ASP.NET MVC: Moving code from controller action to service layer

I fixed one controller action in my application that doesn’t seemed good enough for me. It wasn’t big move I did but worth to show to beginners how nice code you can write when using correct layering in your application. As an example I use code from my posting ASP.NET MVC: How to implement invitation codes support.

Problematic controller action

Although my controller action works well I don’t like how it looks. It is too much for controller action in my opinion.

[HttpPost]
public ActionResult GetAccess(string
accessCode)
{
   
if (string
.IsNullOrEmpty(accessCode.Trim()))
    {
        ModelState.AddModelError(
"accessCode", "Insert invitation code!"
);
       
return
View();
    }

    Guid accessGuid;

   
try
    {
        accessGuid = Guid.Parse(accessCode);
    }
   
catch
    {
        ModelState.AddModelError(
"accessCode", "Incorrect format of invitation code!"
);
       
return
View();
    }

   
using (var ctx = new EventsEntities
())
    {
       
var
user = ctx.GetNewUserByAccessCode(accessGuid);
       
if (user == null
)
        {
            ModelState.AddModelError(
"accessCode", "Cannot find account with given invitation code!"
);
           
return
View();
        }

        user.UserToken = User.Identity.GetUserToken();
        ctx.SaveChanges();
    }

    Session[
"UserId"
] = accessGuid;

   
return Redirect("~/admin");
}

Looking at this code my first idea is that all this access code stuff must be located somewhere else. We have working functionality in wrong place and we should do something about it.

Service layer

I add layers to my application very carefully because I don’t like to use hand grenade to kill a fly. When I see real need for some layer and it doesn’t add too much complexity I will add new layer. Right now it is good time to add service layer to my small application. After that it is time to move code to service layer and inject service class to controller.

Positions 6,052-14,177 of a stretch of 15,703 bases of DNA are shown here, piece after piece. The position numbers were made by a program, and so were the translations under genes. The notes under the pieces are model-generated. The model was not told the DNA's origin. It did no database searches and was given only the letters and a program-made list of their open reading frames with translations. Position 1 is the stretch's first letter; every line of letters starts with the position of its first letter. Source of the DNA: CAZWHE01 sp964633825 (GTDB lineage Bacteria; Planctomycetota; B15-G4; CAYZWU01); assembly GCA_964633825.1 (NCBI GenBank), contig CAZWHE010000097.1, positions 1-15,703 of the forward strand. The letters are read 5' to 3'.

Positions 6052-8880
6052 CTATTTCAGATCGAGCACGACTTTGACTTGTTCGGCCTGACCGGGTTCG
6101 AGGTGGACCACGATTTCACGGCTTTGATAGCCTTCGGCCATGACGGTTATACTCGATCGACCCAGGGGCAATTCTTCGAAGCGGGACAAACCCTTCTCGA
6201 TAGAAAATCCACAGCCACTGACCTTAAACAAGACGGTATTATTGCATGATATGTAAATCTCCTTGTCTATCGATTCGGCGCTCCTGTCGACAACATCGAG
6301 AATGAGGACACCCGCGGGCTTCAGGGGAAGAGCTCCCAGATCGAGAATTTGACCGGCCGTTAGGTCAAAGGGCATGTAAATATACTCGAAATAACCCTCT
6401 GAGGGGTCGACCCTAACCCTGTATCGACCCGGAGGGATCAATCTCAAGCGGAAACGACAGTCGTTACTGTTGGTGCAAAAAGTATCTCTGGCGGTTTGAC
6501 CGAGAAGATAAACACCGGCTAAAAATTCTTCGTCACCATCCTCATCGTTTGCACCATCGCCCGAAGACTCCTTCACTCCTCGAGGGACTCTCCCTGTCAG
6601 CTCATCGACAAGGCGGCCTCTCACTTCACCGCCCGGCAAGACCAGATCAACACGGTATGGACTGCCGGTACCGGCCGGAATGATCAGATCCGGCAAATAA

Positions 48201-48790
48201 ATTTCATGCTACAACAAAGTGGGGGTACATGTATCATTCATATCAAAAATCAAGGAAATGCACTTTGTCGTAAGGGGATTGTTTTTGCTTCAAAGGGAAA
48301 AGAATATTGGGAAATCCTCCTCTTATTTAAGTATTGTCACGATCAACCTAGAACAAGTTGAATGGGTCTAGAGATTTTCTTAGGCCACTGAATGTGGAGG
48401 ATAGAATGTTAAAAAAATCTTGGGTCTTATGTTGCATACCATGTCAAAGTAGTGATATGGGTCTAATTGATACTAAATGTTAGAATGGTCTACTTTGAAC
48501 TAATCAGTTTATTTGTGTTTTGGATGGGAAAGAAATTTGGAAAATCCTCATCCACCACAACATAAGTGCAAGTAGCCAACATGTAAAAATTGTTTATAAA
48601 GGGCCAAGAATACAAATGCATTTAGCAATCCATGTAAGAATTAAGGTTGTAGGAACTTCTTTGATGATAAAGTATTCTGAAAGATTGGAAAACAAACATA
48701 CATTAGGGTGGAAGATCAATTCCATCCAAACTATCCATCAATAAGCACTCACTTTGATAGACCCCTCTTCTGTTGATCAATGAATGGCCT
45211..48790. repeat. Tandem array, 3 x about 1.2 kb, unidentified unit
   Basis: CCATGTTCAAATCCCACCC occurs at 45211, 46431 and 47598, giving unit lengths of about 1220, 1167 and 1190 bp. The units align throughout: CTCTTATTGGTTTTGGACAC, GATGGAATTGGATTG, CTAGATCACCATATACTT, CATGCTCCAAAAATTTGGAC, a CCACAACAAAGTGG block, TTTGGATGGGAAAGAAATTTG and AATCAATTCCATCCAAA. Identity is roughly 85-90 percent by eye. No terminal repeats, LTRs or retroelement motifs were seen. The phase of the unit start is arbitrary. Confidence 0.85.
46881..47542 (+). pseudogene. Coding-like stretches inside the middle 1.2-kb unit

public interface IUserService
{
   
bool ClaimAccessCode(string accessCode, string
userToken,
                        
out string
errorMessage);

   
// Other methods of user service
}

I need this interface when writing unit tests because I need fake service that doesn’t communicate with database and other external sources.

public class UserService : IUserService
{
   
private readonly IDataContext
_context;

   
public UserService(IDataContext
context)
    {
        _context = context;
    }

   
public bool ClaimAccessCode(string accessCode, string userToken, out string
errorMessage)
    {
       
if (string
.IsNullOrEmpty(accessCode.Trim()))
        {
            errorMessage =
"Insert invitation code!"
;
           
return false
;
        }

        Guid accessGuid;
       
if (!Guid.TryParse(accessCode, out
accessGuid))
        {
            errorMessage =
"Incorrect format of invitation code!"
;
           
return false
;
        }

       
var
user = _context.GetNewUserByAccessCode(accessGuid);
       
if (user == null
)
        {
            errorMessage =
"Cannot find account with given invitation code!"
;
           
return false
;
        }

        user.UserToken = userToken;
        _context.SaveChanges();

        errorMessage =
string
.Empty;
       
return true;
    }
}

Right now I used simple solution for errors and made access code claiming method to follow usual TrySomething() methods pattern. This way I can keep error messages and their retrieval away from controller and in controller I just mediate error message from service to view.

Controller

Now all the code is moved to service layer and we need also some modifications to controller code so it makes use of users service. I don’t show here DI/IoC details about how to give service instance to controller. GetAccess() action of controller looks like this right now.